Mars is far from shy. She floats around the world with an air of sweetness and a broad smile. When asked what she likes, she responds confidently: Oogie Boogie (the main antagonist in The Nightmare Before Christmas), spiders and the color pink. If there’s an outfit that combines all three of her loves, even better. She knows who she is and what she wants—and her uniqueness is freeing. “I never want her to stop being her. She’s a rock star,” says her mom, Marissa.
In early 2019, Mars developed a spot on her back where her clothing tag touches. It was purply in color and raised in certain places. At first, her parents thought she slept on a toy. But the spot was substantial, and it was not going away. And then more spots surfaced.
Marissa and her husband, Jim, brought Mars to Phoenix Children’s, where she was diagnosed with acute lymphoblastic leukemia at just 2 years old. Now, at age 5, Mars is in the maintenance phase of cancer treatment. At this stage, there are no detectable cancerous cells in Mars’ body.
The past three years were a time of darkness, perseverance and transformation for Marissa. She opens up about this difficult time.
Marissa on discovering her daughter has cancer
“My husband and I nearly dropped to the ground in devastation when we found out. It was the worst news a parent could hear. I was very angry. I wanted someone to blame. But it was nothing anyone did. Mars was behaving like everything was perfectly fine. You never would have known she was sick.”
Marissa on overcoming fear and darkness
“It really became real when Mars started to lose her hair to the point where we decided to buzz-cut it. This meant something different to our family because my husband’s mother passed away a few years before from brain cancer. We were active in her care throughout that time, and my husband shaved her head for her. So when we shaved Mars’s head—it was devastating for us. Mars didn’t like it, either. She had no idea what was going on at the time. She was like, ‘What is that? That’s loud.’
“Or like the time when we brought home books from the hospital. She picked out one of the books for me to read before bedtime. I open it up; I start reading it. The story is about fairies, and one fairy doesn’t have hair, but is still special and has magic. By the time I realized what was going on, I was full-fledged crying. You never know when grief is going to be triggered like that.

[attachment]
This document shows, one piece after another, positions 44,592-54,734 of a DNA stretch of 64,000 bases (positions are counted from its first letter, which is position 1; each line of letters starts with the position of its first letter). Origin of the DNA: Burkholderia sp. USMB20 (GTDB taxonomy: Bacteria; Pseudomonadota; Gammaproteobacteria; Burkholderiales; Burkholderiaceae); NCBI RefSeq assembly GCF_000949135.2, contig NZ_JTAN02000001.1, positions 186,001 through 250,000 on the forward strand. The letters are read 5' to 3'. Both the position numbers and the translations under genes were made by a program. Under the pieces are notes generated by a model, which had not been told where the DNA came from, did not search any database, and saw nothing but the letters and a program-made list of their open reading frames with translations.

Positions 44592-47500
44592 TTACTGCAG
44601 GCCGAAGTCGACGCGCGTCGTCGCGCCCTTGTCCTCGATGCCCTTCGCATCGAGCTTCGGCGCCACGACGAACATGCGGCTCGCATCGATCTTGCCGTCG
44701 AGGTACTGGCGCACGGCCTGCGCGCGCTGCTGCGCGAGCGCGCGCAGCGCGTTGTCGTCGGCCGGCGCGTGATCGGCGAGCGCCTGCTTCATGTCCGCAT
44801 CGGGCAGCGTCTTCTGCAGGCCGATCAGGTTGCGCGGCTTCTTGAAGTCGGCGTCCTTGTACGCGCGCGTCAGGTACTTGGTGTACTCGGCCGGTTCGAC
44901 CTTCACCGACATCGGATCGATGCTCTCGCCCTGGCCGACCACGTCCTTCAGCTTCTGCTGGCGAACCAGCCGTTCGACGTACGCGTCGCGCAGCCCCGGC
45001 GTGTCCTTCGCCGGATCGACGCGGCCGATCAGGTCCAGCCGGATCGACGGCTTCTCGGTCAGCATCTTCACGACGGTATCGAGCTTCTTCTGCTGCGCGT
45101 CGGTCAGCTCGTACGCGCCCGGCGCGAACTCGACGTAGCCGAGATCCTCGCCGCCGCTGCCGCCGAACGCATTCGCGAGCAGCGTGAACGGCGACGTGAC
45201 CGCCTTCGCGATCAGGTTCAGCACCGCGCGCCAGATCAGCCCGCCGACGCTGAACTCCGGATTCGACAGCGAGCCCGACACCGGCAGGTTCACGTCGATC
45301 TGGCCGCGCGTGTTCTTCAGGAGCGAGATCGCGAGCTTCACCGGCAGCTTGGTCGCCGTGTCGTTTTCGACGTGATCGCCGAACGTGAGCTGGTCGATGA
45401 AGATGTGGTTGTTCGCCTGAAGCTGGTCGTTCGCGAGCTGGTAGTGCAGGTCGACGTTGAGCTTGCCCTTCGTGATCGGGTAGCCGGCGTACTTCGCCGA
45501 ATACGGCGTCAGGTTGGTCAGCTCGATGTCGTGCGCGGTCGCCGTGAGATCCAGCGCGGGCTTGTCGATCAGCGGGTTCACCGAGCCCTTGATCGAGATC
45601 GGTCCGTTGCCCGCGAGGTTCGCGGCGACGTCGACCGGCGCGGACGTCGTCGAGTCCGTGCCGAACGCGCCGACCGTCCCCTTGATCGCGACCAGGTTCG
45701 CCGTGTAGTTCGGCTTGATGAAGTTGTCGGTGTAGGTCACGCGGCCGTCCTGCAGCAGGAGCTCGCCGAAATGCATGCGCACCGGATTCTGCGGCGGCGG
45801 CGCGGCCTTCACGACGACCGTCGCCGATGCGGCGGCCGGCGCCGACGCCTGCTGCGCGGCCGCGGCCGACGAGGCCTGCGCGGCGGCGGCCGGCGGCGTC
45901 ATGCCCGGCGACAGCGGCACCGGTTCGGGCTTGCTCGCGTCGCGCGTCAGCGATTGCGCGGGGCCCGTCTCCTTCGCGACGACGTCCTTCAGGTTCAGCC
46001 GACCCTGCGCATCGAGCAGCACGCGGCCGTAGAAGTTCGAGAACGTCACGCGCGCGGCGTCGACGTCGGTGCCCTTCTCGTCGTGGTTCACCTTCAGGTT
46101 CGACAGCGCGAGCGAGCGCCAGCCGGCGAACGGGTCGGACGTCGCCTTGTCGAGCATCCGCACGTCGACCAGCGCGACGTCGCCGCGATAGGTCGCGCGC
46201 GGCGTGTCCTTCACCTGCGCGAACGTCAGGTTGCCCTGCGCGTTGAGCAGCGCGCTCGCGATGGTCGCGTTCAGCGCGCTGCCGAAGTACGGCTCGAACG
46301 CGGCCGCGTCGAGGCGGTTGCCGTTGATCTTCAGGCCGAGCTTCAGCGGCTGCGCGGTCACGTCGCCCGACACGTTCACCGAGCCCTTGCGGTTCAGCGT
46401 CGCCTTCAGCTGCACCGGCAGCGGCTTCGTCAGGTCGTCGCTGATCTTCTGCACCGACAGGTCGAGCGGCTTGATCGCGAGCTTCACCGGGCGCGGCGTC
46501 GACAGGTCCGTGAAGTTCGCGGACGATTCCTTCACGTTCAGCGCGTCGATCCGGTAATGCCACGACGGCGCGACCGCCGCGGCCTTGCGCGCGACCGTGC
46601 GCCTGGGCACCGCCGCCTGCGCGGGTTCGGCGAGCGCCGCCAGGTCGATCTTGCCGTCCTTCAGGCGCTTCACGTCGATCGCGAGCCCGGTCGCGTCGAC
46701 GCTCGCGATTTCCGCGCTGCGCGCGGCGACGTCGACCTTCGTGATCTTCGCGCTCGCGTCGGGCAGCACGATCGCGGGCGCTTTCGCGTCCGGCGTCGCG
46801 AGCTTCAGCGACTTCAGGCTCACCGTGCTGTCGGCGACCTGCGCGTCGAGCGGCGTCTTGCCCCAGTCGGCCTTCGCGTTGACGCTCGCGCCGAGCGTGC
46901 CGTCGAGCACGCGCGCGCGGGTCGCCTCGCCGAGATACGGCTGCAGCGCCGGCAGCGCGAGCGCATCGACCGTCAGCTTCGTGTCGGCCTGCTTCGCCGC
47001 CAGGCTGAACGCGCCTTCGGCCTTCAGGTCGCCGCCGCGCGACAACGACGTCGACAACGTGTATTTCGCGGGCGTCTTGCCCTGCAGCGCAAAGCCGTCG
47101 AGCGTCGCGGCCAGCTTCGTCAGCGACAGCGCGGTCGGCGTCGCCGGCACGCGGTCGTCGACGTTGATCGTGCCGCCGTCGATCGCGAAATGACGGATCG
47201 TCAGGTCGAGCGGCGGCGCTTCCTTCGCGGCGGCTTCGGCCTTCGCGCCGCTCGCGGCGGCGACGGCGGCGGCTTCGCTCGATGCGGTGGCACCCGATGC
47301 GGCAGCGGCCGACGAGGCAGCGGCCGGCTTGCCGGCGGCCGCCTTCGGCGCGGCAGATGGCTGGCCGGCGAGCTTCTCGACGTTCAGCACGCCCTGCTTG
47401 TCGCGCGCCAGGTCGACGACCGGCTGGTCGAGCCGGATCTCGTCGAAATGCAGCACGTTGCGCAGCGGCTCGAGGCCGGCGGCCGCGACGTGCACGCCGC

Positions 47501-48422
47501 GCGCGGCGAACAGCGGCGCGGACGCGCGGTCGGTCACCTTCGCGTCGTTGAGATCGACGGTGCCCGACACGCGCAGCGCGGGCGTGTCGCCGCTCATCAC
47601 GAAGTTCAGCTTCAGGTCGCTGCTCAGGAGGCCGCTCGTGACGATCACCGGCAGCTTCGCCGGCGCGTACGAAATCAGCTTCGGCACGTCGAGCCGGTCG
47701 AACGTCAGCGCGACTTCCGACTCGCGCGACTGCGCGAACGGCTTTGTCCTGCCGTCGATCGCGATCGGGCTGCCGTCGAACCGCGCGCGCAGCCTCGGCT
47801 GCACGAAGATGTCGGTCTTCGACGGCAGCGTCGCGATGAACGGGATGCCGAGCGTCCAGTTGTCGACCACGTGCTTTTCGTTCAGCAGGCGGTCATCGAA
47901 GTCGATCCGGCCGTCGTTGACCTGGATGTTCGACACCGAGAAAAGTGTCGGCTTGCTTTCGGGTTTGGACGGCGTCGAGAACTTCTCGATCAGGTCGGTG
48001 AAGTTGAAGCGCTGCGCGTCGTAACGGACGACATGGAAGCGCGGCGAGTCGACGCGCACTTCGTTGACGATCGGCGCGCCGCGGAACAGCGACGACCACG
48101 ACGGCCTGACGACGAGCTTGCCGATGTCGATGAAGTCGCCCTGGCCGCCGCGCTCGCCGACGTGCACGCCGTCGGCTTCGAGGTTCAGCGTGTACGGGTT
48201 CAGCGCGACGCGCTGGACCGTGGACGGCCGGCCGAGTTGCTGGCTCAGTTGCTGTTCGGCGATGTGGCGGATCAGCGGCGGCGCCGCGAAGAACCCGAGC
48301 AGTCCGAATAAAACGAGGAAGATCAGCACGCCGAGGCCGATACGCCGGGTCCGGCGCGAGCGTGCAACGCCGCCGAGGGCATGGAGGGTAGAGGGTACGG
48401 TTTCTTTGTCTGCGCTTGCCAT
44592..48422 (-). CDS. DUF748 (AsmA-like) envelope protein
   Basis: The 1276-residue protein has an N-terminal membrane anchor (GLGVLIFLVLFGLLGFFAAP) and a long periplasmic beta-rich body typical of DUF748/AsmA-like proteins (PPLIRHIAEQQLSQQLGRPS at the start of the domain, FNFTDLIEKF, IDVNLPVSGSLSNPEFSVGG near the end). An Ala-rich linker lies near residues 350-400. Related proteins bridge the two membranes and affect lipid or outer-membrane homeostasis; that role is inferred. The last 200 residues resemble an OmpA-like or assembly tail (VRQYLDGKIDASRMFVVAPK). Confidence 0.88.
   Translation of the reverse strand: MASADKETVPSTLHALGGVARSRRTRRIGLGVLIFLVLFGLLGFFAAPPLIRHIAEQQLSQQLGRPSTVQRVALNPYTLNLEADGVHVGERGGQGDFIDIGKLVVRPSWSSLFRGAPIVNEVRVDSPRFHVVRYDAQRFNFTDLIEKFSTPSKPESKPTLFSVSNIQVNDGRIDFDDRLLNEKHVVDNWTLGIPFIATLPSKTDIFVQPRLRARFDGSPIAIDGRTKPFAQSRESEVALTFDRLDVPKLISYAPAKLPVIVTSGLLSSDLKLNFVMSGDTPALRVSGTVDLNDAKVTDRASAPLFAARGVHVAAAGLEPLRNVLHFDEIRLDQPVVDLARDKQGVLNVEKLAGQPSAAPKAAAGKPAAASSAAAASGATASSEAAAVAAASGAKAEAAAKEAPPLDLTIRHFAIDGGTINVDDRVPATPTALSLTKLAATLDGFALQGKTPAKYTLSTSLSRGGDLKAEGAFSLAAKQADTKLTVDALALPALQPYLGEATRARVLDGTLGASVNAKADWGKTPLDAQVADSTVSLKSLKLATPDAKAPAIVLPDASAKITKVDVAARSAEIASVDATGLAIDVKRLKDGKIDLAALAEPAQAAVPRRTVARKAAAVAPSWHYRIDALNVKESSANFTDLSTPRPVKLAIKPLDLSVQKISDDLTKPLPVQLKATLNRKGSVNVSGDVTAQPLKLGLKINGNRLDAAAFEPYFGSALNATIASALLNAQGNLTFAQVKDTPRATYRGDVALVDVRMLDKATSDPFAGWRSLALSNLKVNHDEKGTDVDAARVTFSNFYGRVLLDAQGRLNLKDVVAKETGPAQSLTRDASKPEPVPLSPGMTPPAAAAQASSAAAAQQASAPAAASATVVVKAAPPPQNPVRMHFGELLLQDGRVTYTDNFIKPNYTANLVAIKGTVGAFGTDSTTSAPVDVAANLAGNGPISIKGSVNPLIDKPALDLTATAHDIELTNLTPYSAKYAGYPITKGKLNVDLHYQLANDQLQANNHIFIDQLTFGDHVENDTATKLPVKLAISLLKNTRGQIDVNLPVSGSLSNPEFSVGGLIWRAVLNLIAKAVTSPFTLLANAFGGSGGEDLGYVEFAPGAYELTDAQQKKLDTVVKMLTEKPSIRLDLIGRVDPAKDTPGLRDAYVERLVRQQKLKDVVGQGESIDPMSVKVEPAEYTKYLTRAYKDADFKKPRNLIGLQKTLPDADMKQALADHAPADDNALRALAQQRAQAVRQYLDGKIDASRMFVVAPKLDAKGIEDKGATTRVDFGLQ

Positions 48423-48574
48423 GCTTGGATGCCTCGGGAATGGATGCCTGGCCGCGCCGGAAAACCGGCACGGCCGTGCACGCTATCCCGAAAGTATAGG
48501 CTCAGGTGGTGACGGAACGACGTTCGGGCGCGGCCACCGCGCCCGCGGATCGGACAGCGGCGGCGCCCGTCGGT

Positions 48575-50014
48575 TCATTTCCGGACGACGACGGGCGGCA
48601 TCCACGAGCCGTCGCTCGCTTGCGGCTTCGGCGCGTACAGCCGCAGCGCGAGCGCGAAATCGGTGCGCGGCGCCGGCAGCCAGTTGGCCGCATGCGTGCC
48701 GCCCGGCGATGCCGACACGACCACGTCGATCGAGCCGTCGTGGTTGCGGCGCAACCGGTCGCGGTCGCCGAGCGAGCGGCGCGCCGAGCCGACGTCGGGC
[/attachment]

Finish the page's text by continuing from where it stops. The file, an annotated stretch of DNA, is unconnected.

“My husband stepped up and became a super dad. When I crumbled under the pressure of it all, he was always there to make sure Mars was where she needed to be. When the impossible must happen, he’s there to somehow puzzle-piece everything together and make it beautiful. He’s an artist. There’s a level of beauty he brings to everything.
“I went through some darkness in this whole process. I had to do a lot of work on myself. I got sober in the middle of this whole thing because I was falling apart. I’ve been sober almost 20 months now and we are living our best life.
“Telling Mars’ story involves some ugly details and that’s scary. But on the same hand, I feel like it’s probably something that a lot of parents go through when their child has a potentially terminal illness. So maybe it’s not such an ugly detail. And when you’re ready to talk about it, you think, ‘Maybe this could help somebody.’”
Marissa on Mars’ resilience
“Mars is tough. We had her port removed a couple of months ago and I was preparing myself for the worst. And she was straight-faced, like it was no big deal. I was like, ‘What happens now?’ I wasn’t completely ready to be on my own. The Phoenix Children’s staff said I can keep coming in once a month to ask all my questions. For example, I asked, ‘How can we get life as close to normal as possible before she goes to kindergarten?’ I have had my hand held a little bit, and I have been given knowledge I did not previously have, which is incredible.
“I have watched Mars overcome much adversity in a short period of time. We cannot even begin to understand how resilient children can be. Things that can completely ruin an adult, children are able to see as just a speed bump and then move on. I was so scared she was going to miss out on so much. And she hasn’t skipped a beat. I want her to shine and take over the world. I love parenting her.”
Mars has made great progress since her diagnosis. She comes to Phoenix Children’s monthly for an exam and bloodwork. She was a size 2T for the longest time, and recently she quickly grew into a 4T. Her hair is growing back with big, luscious curls. “She’s thriving,” says Marissa.
Marissa describes her personal journey through it all as an “evolution.” In the beginning, it was difficult for her to cope with the wave of emotions. But she accepted support and she advises parents in similar circumstances to do the same. “Talking to someone about it all—as much as I thought it wouldn’t—absolutely helps.”
When she spoke, Marissa released her story in a raw and honest way. Her intention: let other parents know they are not alone in their struggle. Let them know that things can get better. Let them know they can overcome their worst fears, too.
September is Childhood Cancer Awareness Month. All month long, your donation to Phoenix Children’s Center for Cancer and Blood Disorders will be matched, up to $60,000, by our generous friends at Layton Construction, 5 For the Fight, and MI / Milgard Windows & Doors.
That means when you #StepUpWithPCH in September, your gift will go twice as far for children like Mars.